As Emmons White has said, Thiruvalluvar was a kindly, liberal-minded man and his poetry is a kind of synthesis of the best moral teachings of his age. In the words of Dr. John Lazarus who has made an English translation of the Kural, “It is refreshing to think of a nation which produced so great a man and so unique a work. The morality he preached could not have grown except on an essentially moral soil.” This classical work in Tamil has been widely translated in over 60 languages of the world. Nearly 300 years ago, the Italian Jesuit missionary, Constantius Beschi (known as Veeramamunnivar in Tamil) who came to Tamil Nadu in 1710, translated the Thirukkural into Latin. Rev. G U Pope who hailed Thiruvalluvar as “the Bard of Universal Man” translated the Kural and printed the it first in English. Many European missionaries have made translations into English between 1820 and 1886. Freedom fighters and statesmen, C Rajagopalachari and VVS Iyer have also translated the Kural into English. Barring perhaps the Bible and the Koran, the Kural is the most translated work.
Erudite Tamil Poets as well as the kings of the three Tamil Kingdoms – Chera, Chola and Pandya – acknowledged the literary greatness of Thirukkural. It is said that at the time of its first presentation to the king’s court, the Pandyan king wanted its greatness to be known to his whole kingdom. He put it to test by placing the manuscript along with those of other contemporary works in a golden lotus plank and allowed it to float in the tank at the Madurai Meenakshi temple. The sanctified plank that would recognize only the masterpieces is said to have rejected all other works and retained only the Thirukkural.
People in Tamil Nadu worship Thiruvalluvar as a guru. They have erected a beautiful shrine to him and to his wife in the midst of a garden in Mylapore. It lies not far from the waves of the sea that are often referred to in his verses. Every year in the month of April, people celebrate a grand festival at the shrine. Another important memorial to the immortal saint is Valluvar Kottam in Chennai, which is shaped like a temple chariot. A life size statue of Thiruvalluvar has been installed in the tall chariot. The 133 chapters of his work have been depicted in bas-relief in the front hall corridors of the chariot. The auditorium at Valluvarkottam is said to be the largest in Asia with accommodation capacity for 4000 people. Recently, Tamil Nadu government has erected a magnificent 133-foot height statue of the saint denoting the 133 chapters in Thirukkural for tourists in the midst of sea in Kaniyakumari (Cape Comerin) at the confluence of the three seas.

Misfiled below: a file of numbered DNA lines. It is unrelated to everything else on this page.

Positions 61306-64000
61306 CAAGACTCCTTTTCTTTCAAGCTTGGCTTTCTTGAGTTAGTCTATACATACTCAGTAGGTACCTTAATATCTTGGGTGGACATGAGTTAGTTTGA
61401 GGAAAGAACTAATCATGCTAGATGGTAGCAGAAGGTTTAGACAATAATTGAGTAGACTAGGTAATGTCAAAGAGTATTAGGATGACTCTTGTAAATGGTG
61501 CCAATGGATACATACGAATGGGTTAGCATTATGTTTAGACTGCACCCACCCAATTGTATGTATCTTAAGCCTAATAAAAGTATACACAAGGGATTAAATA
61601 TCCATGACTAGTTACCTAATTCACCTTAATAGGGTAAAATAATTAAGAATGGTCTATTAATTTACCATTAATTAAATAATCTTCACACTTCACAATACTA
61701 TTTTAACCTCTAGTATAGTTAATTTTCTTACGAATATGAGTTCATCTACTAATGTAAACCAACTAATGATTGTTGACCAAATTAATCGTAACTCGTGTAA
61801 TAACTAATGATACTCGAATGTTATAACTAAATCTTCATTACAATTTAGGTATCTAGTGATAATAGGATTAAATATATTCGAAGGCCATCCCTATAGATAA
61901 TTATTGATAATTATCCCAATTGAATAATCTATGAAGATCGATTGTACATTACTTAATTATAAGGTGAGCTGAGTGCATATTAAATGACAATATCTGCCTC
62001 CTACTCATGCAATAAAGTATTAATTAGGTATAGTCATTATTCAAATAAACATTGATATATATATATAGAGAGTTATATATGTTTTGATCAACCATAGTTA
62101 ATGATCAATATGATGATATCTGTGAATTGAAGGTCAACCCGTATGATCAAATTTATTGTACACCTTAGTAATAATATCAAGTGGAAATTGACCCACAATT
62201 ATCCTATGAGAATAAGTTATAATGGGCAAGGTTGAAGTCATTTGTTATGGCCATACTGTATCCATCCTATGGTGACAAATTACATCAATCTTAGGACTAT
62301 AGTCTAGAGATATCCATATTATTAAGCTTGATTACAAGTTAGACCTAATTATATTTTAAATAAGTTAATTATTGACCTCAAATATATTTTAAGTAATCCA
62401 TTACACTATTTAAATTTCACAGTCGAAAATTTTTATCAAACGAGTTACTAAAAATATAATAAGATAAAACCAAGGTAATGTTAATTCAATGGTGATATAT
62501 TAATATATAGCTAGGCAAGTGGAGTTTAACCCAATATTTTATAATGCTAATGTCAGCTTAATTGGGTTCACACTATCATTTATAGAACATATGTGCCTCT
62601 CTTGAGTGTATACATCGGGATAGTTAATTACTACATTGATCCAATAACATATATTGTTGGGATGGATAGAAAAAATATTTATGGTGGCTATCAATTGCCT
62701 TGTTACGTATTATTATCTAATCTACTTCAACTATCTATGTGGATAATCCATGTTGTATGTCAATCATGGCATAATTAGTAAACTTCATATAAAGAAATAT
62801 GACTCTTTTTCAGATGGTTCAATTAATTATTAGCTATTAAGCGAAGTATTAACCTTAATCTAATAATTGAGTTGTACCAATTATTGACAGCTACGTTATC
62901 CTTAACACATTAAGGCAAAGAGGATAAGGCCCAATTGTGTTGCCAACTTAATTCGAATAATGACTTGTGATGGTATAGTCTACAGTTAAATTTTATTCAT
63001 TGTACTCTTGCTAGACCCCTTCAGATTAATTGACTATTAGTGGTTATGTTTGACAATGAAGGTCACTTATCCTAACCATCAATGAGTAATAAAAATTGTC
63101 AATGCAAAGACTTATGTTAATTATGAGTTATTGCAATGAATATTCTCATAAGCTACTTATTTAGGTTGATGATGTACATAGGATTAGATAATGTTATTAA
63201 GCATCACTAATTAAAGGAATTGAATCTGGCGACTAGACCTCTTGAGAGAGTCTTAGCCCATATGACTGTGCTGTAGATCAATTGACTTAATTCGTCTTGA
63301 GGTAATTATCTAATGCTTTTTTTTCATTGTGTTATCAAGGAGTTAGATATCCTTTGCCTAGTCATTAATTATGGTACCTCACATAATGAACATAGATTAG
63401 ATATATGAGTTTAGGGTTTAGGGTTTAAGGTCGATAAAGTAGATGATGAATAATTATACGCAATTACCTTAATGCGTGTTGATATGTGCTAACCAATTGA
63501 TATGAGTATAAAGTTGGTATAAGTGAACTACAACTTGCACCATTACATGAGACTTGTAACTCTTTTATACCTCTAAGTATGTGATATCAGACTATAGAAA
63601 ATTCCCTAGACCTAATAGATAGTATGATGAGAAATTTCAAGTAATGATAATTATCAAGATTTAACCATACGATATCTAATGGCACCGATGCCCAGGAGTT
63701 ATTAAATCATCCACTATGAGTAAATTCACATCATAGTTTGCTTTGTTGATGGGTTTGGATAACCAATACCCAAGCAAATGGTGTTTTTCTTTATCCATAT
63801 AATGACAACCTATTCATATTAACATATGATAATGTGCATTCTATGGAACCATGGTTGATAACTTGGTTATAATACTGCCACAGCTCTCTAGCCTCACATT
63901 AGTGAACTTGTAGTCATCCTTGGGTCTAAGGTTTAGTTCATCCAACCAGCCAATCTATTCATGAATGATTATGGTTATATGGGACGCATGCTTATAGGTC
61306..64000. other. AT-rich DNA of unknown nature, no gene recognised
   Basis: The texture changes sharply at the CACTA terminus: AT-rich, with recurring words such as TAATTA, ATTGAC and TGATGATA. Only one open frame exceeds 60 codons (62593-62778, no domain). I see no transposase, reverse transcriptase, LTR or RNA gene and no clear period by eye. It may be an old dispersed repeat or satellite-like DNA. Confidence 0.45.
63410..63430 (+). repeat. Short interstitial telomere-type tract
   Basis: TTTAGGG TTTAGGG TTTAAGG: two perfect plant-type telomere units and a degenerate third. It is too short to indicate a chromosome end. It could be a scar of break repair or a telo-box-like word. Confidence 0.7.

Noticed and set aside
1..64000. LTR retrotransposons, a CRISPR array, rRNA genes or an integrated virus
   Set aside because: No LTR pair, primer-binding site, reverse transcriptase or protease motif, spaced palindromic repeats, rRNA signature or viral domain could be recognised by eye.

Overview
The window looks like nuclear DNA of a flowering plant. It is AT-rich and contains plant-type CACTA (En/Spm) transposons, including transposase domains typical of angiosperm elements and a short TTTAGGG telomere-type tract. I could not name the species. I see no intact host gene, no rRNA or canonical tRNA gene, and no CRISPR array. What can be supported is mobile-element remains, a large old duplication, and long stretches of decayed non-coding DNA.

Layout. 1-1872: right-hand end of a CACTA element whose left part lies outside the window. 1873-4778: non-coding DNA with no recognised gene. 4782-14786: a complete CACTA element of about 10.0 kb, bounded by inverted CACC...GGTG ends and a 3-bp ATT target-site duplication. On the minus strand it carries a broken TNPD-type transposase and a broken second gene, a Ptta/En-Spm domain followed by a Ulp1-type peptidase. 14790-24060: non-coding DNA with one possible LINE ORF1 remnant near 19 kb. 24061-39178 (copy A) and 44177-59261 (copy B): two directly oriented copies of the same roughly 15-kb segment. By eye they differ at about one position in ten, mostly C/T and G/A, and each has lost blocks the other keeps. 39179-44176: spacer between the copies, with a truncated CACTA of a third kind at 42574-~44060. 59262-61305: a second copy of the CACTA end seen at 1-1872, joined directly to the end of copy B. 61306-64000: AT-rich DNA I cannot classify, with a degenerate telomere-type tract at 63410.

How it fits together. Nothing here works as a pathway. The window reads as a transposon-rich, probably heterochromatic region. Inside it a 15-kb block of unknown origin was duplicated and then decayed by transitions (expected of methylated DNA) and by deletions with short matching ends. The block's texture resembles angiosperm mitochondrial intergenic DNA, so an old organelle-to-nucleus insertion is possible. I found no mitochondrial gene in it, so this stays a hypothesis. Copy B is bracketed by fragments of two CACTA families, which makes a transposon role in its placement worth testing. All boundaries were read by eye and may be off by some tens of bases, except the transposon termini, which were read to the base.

While being sworn in as the president of India, Dr. Abdul Kalam said that a country needs to have the characteristics as enshrined in Thirukkural and quoted from the Kural: “ Pini inmai Selvam Vilaivinbam Emam, aniyenba Nattirku vainthu”. That is “The important elements that constitute a nation are: being disease free; wealth; high productivity; harmonious living and strong defence.” It makes deep sense in this fast-moving world. If only there is more forbearance and patience, mutual respect and understanding, the world would become a better place for all of us to live.